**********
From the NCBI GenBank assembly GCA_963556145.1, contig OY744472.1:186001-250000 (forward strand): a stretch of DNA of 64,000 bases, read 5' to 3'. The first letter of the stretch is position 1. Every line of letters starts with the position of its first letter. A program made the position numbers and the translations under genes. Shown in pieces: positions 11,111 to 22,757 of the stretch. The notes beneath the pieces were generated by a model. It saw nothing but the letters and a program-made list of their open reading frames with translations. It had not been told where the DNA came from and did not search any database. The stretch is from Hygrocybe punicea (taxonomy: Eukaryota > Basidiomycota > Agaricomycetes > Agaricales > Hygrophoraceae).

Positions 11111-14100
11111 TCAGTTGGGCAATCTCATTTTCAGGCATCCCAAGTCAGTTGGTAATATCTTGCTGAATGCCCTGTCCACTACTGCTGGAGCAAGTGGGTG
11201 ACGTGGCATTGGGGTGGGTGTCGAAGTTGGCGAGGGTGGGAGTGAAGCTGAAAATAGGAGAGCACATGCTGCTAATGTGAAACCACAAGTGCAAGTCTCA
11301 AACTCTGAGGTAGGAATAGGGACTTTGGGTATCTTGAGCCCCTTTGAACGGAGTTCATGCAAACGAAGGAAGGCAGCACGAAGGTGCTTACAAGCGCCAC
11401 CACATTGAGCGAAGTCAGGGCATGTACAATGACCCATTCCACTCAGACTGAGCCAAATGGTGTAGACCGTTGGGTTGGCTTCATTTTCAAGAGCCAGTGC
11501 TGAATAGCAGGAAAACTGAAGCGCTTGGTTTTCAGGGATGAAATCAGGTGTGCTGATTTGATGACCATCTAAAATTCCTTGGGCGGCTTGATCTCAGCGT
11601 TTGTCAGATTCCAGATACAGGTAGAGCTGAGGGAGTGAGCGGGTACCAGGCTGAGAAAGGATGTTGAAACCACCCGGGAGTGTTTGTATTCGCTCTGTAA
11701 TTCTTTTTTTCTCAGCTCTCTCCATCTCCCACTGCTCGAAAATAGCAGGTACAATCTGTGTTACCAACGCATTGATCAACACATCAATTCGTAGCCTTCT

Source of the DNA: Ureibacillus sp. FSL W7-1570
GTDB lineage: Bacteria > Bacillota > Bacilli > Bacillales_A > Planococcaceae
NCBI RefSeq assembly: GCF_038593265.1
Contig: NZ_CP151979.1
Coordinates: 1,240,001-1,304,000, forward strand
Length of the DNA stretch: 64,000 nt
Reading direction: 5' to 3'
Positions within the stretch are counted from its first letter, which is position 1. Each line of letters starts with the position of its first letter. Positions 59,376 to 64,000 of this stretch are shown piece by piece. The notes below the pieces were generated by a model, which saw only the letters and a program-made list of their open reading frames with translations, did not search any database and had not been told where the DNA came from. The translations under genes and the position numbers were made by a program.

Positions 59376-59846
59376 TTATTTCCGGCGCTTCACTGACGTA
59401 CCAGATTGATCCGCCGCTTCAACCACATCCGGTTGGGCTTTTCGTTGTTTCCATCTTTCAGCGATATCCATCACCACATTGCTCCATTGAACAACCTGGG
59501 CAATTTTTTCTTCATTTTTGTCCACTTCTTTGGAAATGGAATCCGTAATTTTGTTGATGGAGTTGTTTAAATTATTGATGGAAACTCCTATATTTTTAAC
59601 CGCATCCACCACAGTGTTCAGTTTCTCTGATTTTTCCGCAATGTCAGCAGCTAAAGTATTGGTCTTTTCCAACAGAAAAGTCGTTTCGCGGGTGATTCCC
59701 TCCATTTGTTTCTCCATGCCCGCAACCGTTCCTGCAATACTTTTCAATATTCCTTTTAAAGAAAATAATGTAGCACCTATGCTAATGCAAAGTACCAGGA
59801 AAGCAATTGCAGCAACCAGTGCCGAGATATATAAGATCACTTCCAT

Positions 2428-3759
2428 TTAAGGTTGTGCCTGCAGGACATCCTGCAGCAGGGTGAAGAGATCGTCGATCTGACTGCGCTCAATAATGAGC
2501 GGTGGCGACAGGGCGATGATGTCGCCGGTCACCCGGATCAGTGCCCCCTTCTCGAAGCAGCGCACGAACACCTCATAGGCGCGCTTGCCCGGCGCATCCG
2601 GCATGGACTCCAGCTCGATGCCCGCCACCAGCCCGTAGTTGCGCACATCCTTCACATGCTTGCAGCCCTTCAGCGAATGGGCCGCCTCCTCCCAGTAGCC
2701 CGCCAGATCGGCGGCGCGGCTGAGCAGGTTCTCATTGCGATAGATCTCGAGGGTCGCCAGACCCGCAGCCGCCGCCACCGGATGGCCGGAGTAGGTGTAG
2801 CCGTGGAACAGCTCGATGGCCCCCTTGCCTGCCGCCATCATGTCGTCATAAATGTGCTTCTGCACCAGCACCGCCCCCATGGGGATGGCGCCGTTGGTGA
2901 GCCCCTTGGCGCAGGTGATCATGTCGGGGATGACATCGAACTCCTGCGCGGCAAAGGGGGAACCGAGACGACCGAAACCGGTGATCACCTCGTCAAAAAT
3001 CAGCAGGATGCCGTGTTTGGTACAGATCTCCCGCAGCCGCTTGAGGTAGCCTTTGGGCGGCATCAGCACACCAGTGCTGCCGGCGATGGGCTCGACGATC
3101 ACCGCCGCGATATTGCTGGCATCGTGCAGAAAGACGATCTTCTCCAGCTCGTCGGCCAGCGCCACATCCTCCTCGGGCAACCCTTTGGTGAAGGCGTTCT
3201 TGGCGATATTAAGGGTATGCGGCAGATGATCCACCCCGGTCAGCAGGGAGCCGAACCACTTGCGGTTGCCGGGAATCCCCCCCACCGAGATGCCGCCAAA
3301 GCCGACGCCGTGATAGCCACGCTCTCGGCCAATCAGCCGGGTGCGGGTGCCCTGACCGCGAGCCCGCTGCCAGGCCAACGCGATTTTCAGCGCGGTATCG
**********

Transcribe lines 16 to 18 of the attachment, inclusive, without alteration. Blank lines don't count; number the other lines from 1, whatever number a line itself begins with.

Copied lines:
Reading direction: 5' to 3'
Positions within the stretch are counted from its first letter, which is position 1. Each line of letters starts with the position of its first letter. Positions 59,376 to 64,000 of this stretch are shown piece by piece. The notes below the pieces were generated by a model, which saw only the letters and a program-made list of their open reading frames with translations, did not search any database and had not been told where the DNA came from. The translations under genes and the position numbers were made by a program.

Positions 59376-59846